system that gives students the basic building blocks and still gets them
to that next great stage of learning. The experts don’t know the
answer, and neither do I.”

Hey, Ms. Vennochi, I know the answer. John Taylor Gatto knows the
answer. Charlotte Iserbyt knows the answer. Marva Collins knows the
answer. The trouble with you, Ms. Vennochi, is that you’ve been
listening to the wrong experts. You’ve been listening to the experts in
the education establishment, the very experts who have caused the
education problem.

The answer is fairly simple: return to the ways and practices that
created success before the progressives took over. I was educated under
that old system, and I was taught to read by phonics, write in cursive,
and do basic arithmetic. That system produced what Tom Brokaw calls
America’s greatest generation, the generation that won World War II.
That doesn’t mean that the system in those days was perfect. Far from
it. But it certainly provided the kind of basic academic foundation on
which one could build a creative intellect, something quite lacking in
today’s younger generation.

But the children who are suffering most under our present progressive
system come from the minorities. According to the Nov. 12 Boston Globe,
“83 percent of Latinos and 80 percent of blacks failed the 10th-grade
math exam last year, providing the first glimpse of the huge disparity
dividing students among racial and ethnic lines. … Latinos fared the
worst in every category — English, math, and science — and in each of
the three test grades. In most of the tests, blacks fared slightly
better. In a couple of tests, they failed in equal numbers.”

All of this horrendous failure comes after years of forced busing and
six years of educational reform. The fear now is that most of these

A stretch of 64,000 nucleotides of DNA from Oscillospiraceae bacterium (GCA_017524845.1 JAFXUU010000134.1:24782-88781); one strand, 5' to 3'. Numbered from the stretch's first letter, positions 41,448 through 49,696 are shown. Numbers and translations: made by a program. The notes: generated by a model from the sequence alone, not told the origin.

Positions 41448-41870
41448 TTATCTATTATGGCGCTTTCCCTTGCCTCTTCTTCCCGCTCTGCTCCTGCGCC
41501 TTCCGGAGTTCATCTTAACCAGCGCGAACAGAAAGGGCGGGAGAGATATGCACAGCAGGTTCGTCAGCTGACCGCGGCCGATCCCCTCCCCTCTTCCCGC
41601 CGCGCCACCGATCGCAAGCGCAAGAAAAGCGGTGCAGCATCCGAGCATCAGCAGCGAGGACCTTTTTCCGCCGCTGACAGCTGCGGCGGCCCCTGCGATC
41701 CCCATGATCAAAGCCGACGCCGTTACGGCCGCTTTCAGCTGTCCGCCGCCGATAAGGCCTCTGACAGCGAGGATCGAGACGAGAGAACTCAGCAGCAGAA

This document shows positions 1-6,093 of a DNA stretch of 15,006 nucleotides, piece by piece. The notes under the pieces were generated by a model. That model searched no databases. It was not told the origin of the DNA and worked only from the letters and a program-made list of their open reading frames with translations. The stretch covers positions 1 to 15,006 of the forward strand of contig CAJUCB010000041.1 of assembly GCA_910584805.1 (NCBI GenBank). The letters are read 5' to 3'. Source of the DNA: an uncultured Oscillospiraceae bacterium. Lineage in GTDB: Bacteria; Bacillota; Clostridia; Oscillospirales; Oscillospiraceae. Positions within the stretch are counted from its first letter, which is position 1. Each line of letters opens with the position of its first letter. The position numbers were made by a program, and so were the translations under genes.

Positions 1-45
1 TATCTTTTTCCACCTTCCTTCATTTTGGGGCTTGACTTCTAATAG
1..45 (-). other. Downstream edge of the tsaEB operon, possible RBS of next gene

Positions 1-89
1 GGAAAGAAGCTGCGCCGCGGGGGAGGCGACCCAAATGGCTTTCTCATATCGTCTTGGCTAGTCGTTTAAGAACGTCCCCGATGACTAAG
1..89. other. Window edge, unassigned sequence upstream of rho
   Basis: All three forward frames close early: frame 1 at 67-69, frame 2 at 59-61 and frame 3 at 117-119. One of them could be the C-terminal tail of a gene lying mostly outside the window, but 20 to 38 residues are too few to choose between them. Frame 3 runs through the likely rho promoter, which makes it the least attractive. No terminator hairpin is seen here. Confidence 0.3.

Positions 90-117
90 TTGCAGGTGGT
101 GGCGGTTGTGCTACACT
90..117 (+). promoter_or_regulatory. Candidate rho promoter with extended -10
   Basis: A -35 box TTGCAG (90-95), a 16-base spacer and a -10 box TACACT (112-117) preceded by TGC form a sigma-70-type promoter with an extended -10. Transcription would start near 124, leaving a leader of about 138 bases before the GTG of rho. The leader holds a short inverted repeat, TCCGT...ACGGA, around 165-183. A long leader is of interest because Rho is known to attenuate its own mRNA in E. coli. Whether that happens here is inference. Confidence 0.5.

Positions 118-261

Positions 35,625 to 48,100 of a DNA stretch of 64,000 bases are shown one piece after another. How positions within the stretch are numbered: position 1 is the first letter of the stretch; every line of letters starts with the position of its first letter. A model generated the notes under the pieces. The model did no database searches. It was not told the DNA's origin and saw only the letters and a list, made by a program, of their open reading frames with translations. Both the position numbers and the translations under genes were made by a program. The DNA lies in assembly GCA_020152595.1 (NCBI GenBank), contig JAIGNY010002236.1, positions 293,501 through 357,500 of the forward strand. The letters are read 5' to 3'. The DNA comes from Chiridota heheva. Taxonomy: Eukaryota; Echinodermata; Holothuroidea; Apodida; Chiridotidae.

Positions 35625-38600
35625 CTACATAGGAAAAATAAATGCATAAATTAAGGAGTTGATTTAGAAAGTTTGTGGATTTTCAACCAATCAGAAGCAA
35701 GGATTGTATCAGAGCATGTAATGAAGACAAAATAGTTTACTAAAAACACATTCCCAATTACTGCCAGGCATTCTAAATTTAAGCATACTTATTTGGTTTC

failing students will drop out of the system. And who can blame them?
Why should they stay in schools that have failed them so miserably?
These were the very people that free public education was supposed to
help. Yet, they suffer most under the present system.

It is said that only about 20 percent of all Americans can be
considered truly literate, in the sense that they can deal with the
written word at any level. This was more or less confirmed by the U.S.
Department of Education’s own survey of adult literacy in America,
published in 1993, in which it was revealed that half the adult
population of this country can barely read or write. This prompted
Secretary of Education Richard W. Riley to comment: “This should be a
wake-up call for all Americans to consider going back to school and
getting a tune-up.” The man obviously is a retard. It was the school’s
educational malpractice that caused the problem to begin with. You
don’t go back to the mechanics that ruined your car for a tune-up!

The only solution available to parents at this time is simply home
education or private schools that know how to teach the basics. But
since most parents cannot home educate or afford private schools, they
will have to suffer victimization. It’s horrible to have to admit this,
but it is our present unpleasant reality.

Samuel L. Blumenfeld is the author of eight books on education,
including “NEA: Trojan Horse in American Education,” “Is Public
Education Necessary?” “The Whole-Language/OBE Fraud,” and “How to
Tutor.” He is also the author of a very successful reading instruction
program, “Alpha-Phonics: A Primer for Beginning Readers.” His books are
available through